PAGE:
Young People`s Self-Guided Art Tour

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Young People`s Self-Guided Art Tour
Susan Simmons Becker,
If I Were the King Pig
About Project Art
To the left of the Ulfert Wilke pieces, further
down the hall, is an oil pastel piece by Susan
Simmons Becker. Have you ever drawn a
picture with crayons? Oil pastels
are similar to crayons
except they are made
with oil instead of wax.
Notice the bright
colors she uses and
squiggly lines she
fills spaces with,
giving the drawing
lots of energy.
Project Art is a unique arts program that was
established by University of Iowa Hospitals
and Clinics in 1978. The mission of Project
Art is to create an environment that promotes
healing, and comforts and delights patients,
visitors and staff through the visual and
performing arts.
Calvin Jungarrayi
Martin, Janganpa Jukupa
(Opossum Dreaming)
5
For more information on any of the art or
artists featured on this tour, contact Project
Art at 319-353-6417 or stop by the Project
Art office in 8023 JCP. If you would like
to receive Project Art announcements of
upcoming performances, exhibits, or other
Project Art programs, please e-mail
[email protected]
with “subscribe” in the
subject area.
BOYD
TOWER
Past the Susan Simmons Becker drawings,
on the same wall, is a painting by Calvin
Jungarrayi
Martin. Look at
this painting
up close, and
then far away.
How does
it change?
How does
it suggest
a dream?
D
MAIN
LOBBY
CARVER
PAVILION
SKYWALK
E
F
G
6
Continue down the corridor,
around the corner. On the right is a large
print by Arthur Geisert. Do you know the story
of Noah’s Ark? Noah built a big boat, called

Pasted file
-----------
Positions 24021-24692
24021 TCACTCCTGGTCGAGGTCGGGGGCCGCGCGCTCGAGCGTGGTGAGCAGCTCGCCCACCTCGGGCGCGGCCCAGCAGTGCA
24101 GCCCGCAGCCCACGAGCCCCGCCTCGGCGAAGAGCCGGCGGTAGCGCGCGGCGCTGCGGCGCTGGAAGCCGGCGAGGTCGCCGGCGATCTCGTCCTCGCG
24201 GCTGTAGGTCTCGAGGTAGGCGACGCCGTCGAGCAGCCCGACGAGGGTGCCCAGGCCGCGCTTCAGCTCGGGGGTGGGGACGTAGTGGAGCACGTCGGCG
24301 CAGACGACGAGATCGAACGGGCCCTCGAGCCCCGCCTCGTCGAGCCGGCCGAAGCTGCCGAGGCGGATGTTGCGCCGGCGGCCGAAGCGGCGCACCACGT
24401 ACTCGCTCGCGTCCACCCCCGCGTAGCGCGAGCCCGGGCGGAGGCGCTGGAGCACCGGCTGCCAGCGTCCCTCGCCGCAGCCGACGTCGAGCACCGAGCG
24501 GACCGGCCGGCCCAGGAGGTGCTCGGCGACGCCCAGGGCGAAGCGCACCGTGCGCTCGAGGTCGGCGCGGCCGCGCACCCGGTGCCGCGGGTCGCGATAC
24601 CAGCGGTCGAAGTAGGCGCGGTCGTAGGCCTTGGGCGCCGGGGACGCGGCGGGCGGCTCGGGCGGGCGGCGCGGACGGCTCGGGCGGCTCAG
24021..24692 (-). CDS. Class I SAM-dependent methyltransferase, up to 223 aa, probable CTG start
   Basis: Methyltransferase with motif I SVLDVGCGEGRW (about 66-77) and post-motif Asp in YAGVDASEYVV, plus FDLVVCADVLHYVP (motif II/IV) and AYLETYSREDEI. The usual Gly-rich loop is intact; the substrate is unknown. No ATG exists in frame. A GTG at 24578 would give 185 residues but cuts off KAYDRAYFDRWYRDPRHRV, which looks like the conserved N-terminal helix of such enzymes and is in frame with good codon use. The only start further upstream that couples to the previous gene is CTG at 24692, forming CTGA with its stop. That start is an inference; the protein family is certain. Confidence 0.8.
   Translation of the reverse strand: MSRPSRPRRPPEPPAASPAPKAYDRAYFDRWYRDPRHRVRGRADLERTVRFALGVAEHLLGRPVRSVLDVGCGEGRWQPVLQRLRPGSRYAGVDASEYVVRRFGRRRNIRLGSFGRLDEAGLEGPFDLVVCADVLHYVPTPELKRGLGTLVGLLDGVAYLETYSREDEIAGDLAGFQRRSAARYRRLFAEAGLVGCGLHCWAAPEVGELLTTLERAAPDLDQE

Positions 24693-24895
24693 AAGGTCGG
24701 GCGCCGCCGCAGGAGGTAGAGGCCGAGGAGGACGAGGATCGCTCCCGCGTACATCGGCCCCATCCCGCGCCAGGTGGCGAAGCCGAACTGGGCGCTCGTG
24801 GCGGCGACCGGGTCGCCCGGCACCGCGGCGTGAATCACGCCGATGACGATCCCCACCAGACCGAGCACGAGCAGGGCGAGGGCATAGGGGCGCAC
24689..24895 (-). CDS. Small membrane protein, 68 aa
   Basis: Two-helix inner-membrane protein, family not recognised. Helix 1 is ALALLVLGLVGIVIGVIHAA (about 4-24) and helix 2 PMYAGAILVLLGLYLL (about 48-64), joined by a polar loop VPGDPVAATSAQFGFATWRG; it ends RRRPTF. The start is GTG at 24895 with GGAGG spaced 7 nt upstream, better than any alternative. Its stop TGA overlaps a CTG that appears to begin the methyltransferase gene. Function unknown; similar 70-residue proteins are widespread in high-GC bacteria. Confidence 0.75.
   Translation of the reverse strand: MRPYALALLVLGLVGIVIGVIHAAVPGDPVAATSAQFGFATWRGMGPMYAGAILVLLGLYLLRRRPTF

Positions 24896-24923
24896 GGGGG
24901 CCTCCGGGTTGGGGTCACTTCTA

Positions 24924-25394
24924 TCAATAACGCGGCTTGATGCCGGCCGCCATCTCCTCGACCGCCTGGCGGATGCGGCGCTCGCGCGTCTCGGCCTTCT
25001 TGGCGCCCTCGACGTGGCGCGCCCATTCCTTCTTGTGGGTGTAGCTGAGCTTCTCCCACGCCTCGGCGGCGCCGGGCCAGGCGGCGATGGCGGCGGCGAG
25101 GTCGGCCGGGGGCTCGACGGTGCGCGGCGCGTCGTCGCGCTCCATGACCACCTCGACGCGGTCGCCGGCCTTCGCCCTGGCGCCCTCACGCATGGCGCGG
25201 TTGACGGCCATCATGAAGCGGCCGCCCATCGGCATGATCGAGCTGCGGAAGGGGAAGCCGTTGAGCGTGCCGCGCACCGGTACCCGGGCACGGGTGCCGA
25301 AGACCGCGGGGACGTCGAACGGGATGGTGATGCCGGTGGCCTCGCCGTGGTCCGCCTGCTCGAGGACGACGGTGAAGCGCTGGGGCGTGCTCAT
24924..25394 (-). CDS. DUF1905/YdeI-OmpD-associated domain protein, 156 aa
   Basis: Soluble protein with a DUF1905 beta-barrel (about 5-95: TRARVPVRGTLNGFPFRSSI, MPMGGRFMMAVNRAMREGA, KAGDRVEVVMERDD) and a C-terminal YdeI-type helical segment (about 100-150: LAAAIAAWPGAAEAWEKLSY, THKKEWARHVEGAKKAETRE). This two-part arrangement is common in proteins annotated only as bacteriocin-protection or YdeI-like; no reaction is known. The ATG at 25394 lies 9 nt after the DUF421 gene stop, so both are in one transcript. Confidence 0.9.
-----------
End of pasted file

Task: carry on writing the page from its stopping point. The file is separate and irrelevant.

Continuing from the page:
an ark, and filled it with two of every kind of
animal because a huge flood was coming. The
artist shows the
ark as a crosssection, as if it
had been cut
down the middle
so we can see
what’s inside.
Can you find
two of every
animal? What
else is going on
inside the ark?
Hello and
welcome to
University of Iowa Hospitals and Clinics,
home of Iowa’s most extensive public art
collection outside museum walls. This tour
highlights some amazing artwork in Project
Art’s collection of over 6,000 items. From
cartoons to paintings and photographs, from
sculpture and statues to glass and fiber arts,
art is truly everywhere! We think looking at
artwork helps people
to heal and makes
the environment
much more
pleasant.
What do you
think?
C
COLLOTON
PAVILION
H
HOSPITAL
PARKING
RAMP 2
HAWKINS DRIVE
Arthur Geisert, Ark V
B
GENERAL HOSPITAL
MAIN ENTRANCE
INFORMATION
SKYWALK
I
PAPPAJOHN
PAVILION
J
PAPPAJOHN PAVILION
SOUTH ENTRANCE
SKYWALK
N
M
POMERANTZ
FAMILY
PAVILION
L
K
HOSPITAL
PARKING
RAMP 4
Elevator
From Hwy
218 South
Melrose Exit
MELROSE AVENUE
From Hwy 1,
Hwy 6 East
Let’s go
have some
fun!
BRO0018
Diana Vezzetti
Lakes, Catching
Frogs & Feeding
the Rabbits
The
Tour
A
INFORMATION DESK
As you exit the
elevator,
you will see
Mindy’s
Dollhouse to
the left of the
Elevator lobby.
This dollhouse
was made for
Mindy by her
grandparents, Eleanor
and Gene Daniel. Does your
house look like this? How is your
house different? How many windows can you
find in Mindy’s Dollhouse? Can
you find any pictures of Elvis?
1
Youn
Peop g
Self- le’s
Guide
d
Ar t T
our
BN
HOSPITAL
PARKING
RAMP 1
SKYWALK
4
Mindy’s Dollhouse
e
on th t
n
i
g
Be
oor, a
fl
d
n
seco ator F.
Elev
Look on the
wall to the
left of the
dollhouse
to see these
paintings. Art
can be about
ordinary activities,
such as doing chores
and playing. What are
some chores you do?
What do you do for fun? Do you
do some of the same activities
2
as the kids in the paintings?
3
Ulfert Wilke,
Viking Ships
Orange Sky
Continue down
the corridor
to the left of
the Pediatric
Specialty
Clinic. On your right you will see a painting
by Ulfert Wilke. The Vikings were an ancient
group of people from Northern Scandinavia
who traveled by long ships, often raiding and
conquering other people. Does this look like
a real ship? How does Wilke suggest a Viking
ship using color and shape?
Chuck Richards, Tire Swing
Warren Rosser,
Reflex & Memory II
7
This painting is a little further down
the hall on the left. If it looks like a (big!) page
out of a book, it is because this artist illustrates
children’s books. This
painting appears in
his book, Jungle Gym
Jitters. Real life
and fantasy
coexist in this
painting - can
you find examples
of each?
Arthur Geisert,